And speaking of food, we somehow managed to book ourselves into an apartment that was right next-door to a gelato shop, so needless to say, we were regulars at that place!
Over the course of our stay, we became very well-acquainted with Slastičarnica Fortuna – a fourth-generation gelato shop! – and we soon befriended one of the great-grandsons who worked there. Sam was all about the pistachio and I was super fond of anything with berries, so I had a new flavour to sample each day.
Getting lost in the Old Town
Another thing we did plenty of in Pula was walking around without much of a plan. I’m someone who just enjoys wandering up and down back streets admiring the architecture, popping into shops, and snapping photos along the way. Pula’s streets are perfect for this with so many impressive gates, cobbled lanes, and surprising facades.
If you prefer a bit more structure to your wanderings, try walking the length of Kandlerova, Forum and Sergijevaca; this is one street that runs through the Old Town in a horseshoe formation, changing names along the way.
This will take you past the cathedral, the tunnel network known as Zerostrasse, the Roman Forum, the Temple of Augustus, the Roman Mosaic and the Arch of Sergii just to name a few. You can also use this walk to scout out some restaurants or do a little souvenir shopping.
Enjoying a walk along the marina
Another thing you can do in Pula is go on a boat cruise. The most popular destination is Brijuni National Park, a group of 14 small islands that sit out on the Adriatic Sea.
The islands have a few archaeological and cultural sites and though admission to the park used to be free, these days you have to join one of the official excursions arranged by the park or local tourist agencies.
I tend to get super queasy on boats, so we ended up skipping this and wandering along the marina instead, but if you want to see more of the Istrian coast, this is a really popular day trip from Pula. To arrange an outing, you just have to walk down to the marina where you’ll find a row of tour operators offering different trips including a few sunset cruises.
Climbing the fortress for city views
Next up, for city views we walked up to Pula Castle, also known as Kaštel. This is an old fortress situated on a hill right in the centre of Pula and it was built by the Venetians during the 17th century.
The fort houses the Historical and Maritime Museum of Istria, but I would say the main draw are the views you get.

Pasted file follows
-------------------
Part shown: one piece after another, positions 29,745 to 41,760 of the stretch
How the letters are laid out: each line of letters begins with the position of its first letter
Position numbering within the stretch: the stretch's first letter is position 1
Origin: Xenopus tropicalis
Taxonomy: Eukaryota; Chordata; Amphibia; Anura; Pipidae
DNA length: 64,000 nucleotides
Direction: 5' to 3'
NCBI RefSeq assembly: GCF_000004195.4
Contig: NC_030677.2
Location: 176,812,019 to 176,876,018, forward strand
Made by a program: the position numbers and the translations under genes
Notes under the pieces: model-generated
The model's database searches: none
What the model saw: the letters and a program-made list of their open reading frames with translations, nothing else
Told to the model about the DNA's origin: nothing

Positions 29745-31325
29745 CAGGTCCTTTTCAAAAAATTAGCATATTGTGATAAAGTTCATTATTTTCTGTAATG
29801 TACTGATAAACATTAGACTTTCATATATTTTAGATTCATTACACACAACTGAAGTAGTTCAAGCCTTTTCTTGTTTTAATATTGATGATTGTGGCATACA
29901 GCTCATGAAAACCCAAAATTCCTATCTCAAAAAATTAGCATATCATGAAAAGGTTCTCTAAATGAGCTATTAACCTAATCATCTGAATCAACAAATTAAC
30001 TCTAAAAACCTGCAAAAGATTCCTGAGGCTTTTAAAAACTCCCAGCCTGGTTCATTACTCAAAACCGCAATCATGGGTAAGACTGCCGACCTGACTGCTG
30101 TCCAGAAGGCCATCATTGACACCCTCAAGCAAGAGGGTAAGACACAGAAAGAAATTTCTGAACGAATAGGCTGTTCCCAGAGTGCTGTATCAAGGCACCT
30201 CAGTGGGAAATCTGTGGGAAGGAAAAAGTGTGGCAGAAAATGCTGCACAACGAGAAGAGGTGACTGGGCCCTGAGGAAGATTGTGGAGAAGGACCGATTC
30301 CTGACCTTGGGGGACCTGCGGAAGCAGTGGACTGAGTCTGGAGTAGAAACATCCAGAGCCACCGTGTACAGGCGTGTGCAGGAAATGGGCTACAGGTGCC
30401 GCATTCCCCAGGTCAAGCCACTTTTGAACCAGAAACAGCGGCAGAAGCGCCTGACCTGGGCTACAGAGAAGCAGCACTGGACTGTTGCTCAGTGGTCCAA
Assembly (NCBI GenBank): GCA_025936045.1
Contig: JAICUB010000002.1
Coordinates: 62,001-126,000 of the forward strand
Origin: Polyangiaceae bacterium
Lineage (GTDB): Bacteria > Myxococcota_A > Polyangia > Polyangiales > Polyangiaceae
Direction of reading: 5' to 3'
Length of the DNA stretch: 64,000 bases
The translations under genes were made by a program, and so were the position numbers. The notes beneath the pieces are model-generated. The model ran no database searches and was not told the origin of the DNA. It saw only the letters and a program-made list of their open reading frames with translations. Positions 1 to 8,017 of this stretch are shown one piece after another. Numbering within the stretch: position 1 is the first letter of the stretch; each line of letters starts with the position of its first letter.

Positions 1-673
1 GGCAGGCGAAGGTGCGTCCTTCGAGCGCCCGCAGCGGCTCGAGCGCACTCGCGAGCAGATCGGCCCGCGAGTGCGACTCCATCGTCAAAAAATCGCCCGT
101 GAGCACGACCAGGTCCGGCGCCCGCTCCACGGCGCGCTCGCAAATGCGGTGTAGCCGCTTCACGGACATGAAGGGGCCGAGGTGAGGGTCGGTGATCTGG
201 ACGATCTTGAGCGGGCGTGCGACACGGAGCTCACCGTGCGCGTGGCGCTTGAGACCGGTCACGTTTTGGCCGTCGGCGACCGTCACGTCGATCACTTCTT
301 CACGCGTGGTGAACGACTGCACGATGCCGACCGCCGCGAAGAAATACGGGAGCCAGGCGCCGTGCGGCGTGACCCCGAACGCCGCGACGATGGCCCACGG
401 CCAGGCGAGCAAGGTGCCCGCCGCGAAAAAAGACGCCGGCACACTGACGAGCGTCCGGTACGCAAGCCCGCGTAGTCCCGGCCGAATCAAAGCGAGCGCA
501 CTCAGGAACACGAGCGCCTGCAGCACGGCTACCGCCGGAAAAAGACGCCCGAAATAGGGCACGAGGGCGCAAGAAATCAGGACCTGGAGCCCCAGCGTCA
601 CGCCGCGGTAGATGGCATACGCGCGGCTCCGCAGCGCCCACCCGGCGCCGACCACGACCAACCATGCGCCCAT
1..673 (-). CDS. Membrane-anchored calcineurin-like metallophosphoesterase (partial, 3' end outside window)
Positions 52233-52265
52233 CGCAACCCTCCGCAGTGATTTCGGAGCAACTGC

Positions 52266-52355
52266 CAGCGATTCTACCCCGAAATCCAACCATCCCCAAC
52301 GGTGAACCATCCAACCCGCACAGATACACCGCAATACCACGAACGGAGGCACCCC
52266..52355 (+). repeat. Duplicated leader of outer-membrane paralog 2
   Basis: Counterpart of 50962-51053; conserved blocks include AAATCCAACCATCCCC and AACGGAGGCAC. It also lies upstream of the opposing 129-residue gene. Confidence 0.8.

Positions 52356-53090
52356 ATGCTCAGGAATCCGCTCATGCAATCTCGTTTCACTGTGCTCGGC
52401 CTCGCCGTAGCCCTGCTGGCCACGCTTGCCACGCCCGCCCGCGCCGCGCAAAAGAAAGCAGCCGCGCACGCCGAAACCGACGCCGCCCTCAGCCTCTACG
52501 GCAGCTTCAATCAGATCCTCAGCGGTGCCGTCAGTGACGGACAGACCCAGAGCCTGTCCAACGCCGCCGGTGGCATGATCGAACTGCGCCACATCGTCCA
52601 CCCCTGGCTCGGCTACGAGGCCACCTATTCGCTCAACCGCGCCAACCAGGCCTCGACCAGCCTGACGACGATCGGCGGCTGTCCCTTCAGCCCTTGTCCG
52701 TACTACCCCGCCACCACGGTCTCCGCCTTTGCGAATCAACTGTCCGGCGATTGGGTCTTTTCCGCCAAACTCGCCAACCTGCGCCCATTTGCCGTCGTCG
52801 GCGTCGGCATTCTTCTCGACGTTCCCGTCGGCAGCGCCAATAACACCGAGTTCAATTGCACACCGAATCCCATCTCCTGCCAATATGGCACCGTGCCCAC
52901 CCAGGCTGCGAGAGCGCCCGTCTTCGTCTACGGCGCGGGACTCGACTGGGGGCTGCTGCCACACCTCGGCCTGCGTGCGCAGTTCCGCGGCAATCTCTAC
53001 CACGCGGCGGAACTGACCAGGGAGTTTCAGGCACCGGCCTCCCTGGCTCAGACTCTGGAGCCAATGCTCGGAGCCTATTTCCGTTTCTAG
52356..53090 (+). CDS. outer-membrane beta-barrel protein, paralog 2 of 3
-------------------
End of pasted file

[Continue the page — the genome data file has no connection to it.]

Admission: 20 kuna
Hitting up Pula’s beaches
We visited Pula during the low-season and even though the locals insisted “the water was warmer than the air” and still okay for a swim, I felt otherwise! I may not have gone for a swim, but I can agree that Valsaline is a beautiful beach and I can only imagine the crowds it draws during the summer months.
Since I’m no expert on summer in Pula, here’s a link to some of the best beaches in Pula for you to take your pick.
Where to stay in Pula
We had initially considered visiting Pula in the middle of summer, but the prices scared us away. Like most of Croatia’s coastline, Pula too is a summer hotspot, so not only where most properties already booked up for July and August, but the remaining ones had ridiculous price tags – we’re talking about $100/night for tiny studios.
By comparison, visiting during the low season, we were able to get a 1-bedroom house in the heart of the city for $40/night, so that’s something to keep in mind. You can get a better idea of rates for accommodations in Pula here.
As for location, Pula is fairly compact and walkable, so anywhere in the Old Town is a good place to stay.
Weather in Pula in October
So, Pula in the off-season – what was the weather like?
We were there in mid-October and though that late summer warmth was gone, it was still pleasant. The temperatures were about 16-20°C during the day, but would drop down to 6-10°C at night.
Mornings and evenings in Pula were usually foggy with mist rolling in from the water. In the mornings, I would leave our place wearing a scarf and a jacket, but then by mid-morning, I’d be peeling off these layers and basking in the sunshine in my short sleeve.
I do think this is still a nice time of year to be in Pula if beaches and summer rays aren’t your top priority. Locals told us how the summer months can be a bit stifling (one of them said that by the end of summer he’s wishing for rain!), so I thought the cooler weather was ideal for long days of wandering around on foot.
If you liked this Pula post you might also enjoy reading about our day trip to Rovinj and our city guide to Zagreb.
Have you been to Pula?
What were some of your highlights?
What did you think of our best things to do travel guide?